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Synthetic identity fraud is on the rise.
If the world’s identity thieves had an annual conference — say “Fraud Con Expo 2017: Pyongyang” — a likely hot topic in the breakout sessions would be the rise of synthetic identity fraud in banking and payments. This type of fraud, which involves the theft of authentic data to create fictitious identities, is an effective way for tech criminals to circumnavigate existing identity verification processes. That’s relevant because as the attached article points out, fraud is moving away from the point of sale and to online scenarios in which a real or synthetic identity is needed.
Let me google that cash to you.
For some time, we’ve been big fans of the cheeky tool, Let Me Google That For You, which is designed to point out that if you have access to Google, you really shouldn’t ask anyone to do basic research for you. But now that Google is enabling android mobile users to send money to anyone using the gmail app (hopefully iOS will soon follow), people may start saying, “let me google that cash to you.”
This week, and despite the belly aching by state regulators, the OCC doubled down on its fintech charter plans. In addition, financial regulatory rockstar and CFTC acting chairman, J. Christopher Giancarlo, sang fintech’s praises. These are all positive developments from our view, but we are attaching an article that adds another important dimension to fintech: its ability to save Pokémon. That’s because real-time functionality, which is often absent in other applications, is the standard for many trading and banking apps.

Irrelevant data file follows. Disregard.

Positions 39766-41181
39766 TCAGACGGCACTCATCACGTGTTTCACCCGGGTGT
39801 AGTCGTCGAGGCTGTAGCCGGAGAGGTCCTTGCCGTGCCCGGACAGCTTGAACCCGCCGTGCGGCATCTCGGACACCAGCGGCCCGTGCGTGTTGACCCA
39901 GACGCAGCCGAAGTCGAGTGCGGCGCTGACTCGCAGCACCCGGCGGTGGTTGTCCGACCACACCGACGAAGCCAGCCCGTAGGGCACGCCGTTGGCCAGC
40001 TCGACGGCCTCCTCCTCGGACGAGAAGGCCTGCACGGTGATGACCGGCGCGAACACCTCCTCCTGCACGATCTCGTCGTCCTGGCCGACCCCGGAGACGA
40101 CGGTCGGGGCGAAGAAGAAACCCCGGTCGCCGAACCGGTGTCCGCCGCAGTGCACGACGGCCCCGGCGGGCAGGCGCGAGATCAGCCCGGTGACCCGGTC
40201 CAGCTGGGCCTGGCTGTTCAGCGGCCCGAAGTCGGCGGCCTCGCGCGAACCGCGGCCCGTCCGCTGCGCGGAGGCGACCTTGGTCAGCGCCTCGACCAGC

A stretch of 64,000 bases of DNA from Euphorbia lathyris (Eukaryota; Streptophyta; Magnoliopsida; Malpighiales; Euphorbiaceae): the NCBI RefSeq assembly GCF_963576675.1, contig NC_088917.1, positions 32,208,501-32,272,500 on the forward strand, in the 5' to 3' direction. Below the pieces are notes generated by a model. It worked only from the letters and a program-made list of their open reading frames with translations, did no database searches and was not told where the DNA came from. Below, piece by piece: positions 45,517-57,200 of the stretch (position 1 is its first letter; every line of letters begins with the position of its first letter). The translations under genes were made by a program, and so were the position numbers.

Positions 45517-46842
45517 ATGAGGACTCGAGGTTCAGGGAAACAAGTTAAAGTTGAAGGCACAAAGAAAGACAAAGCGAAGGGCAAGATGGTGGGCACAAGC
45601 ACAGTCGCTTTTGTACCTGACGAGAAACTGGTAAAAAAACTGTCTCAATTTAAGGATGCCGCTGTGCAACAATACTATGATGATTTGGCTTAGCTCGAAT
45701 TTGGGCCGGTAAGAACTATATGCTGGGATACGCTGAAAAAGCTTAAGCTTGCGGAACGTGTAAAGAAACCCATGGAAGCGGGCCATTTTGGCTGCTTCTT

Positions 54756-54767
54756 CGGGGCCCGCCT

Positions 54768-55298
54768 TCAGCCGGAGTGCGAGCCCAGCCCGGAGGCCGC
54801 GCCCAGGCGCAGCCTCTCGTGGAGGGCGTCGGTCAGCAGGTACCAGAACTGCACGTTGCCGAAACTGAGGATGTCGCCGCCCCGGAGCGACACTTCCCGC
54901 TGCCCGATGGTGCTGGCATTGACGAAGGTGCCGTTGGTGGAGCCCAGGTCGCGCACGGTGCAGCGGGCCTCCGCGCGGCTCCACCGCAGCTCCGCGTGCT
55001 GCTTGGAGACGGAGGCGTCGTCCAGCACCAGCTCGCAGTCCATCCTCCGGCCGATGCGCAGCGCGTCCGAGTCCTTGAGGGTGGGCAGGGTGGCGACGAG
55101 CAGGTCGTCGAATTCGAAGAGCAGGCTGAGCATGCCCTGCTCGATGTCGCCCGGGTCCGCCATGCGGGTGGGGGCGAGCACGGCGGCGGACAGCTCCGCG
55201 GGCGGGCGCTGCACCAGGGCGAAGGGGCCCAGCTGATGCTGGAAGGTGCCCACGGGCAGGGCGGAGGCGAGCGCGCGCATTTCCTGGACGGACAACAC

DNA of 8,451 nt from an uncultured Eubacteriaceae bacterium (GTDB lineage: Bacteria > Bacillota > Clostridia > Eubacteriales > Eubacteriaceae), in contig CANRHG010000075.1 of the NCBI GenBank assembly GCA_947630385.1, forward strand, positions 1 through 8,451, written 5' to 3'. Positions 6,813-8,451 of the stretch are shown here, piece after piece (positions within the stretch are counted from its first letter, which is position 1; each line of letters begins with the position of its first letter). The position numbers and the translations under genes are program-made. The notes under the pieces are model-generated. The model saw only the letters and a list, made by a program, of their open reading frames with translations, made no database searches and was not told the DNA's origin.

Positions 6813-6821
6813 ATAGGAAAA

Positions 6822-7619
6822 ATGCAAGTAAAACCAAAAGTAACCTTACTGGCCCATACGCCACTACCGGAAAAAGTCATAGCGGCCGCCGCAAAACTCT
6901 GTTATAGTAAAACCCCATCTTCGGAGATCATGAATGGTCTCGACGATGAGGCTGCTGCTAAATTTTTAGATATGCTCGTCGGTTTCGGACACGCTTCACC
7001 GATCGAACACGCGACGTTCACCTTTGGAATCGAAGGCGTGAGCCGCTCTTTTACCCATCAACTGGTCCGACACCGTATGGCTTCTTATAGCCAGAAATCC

The sharing economy’s Uber problem.
In watching the flow of horrible surrounding Uber, we’ve wondered if management believes its current challenges can be finessed away with the hiring of a COO, a few tearful town halls and a rebuke from Eric Holder. That won’t be enough in our view. Moreover, Uber’s slash-and-burn-and-spurn culture could have blowback that extends to the entire sharing economy. A case in point is the attached paper on the “taking economy,” which conflates Uber and the sharing economy. Granted, Uber may be the biggest sharing-economy platform, but it’s not alone. Nonetheless, in the paper, Uber is mentioned 317 times vs. 46 for AirBnb and 33 for Lyft.
COMPANY OF NOTE
The fundamental insight behind Palo Alto-based ClearGraph is that banks and other financial institutions often excel at collecting, cleaning and synthesizing data, but still fail to utilize the data in real world settings. An issue behind the challenge is that not every potential user of internal data (e.g., a compliance officer, risk manager or executive) knows how to code in Python or another programming language. That’s where ClearGraph’s natural language search solution comes into play. The 15-person company, which is backed by Accel Partners and a host of prominent financial services executives, has built an advanced search engine for anyone within an organization to access its own raw data using its existing ontology. Currently utilized by Capital One, CME Group and other leading institutions, its solution promises to speed-up decision making and anticipate commonly asked questions. “We hope to advance the collective knowledge and intelligence of the financial services community by deepening our involvement with banks,” says the company’s co-founder and CEO, Andrew Vigneault.
CAREER & INSIGHTS
Recently, Professor Robert Kelly’s BBC interview turned his family into an overnight global sensation that highlighted the challenges of working from home. In a brilliant turn, however, we are attaching a clip from the New Zealand TV show, Jono and Ben, which used the story to make a broader point about the challenges women face in balancing career and family.
Quote of the Week:
"My father had one job in his lifetime. I will have six jobs in my lifetime, and my children will have six jobs at the same time."
~ Robin Chase, Co-founder and former CEO of Zipcar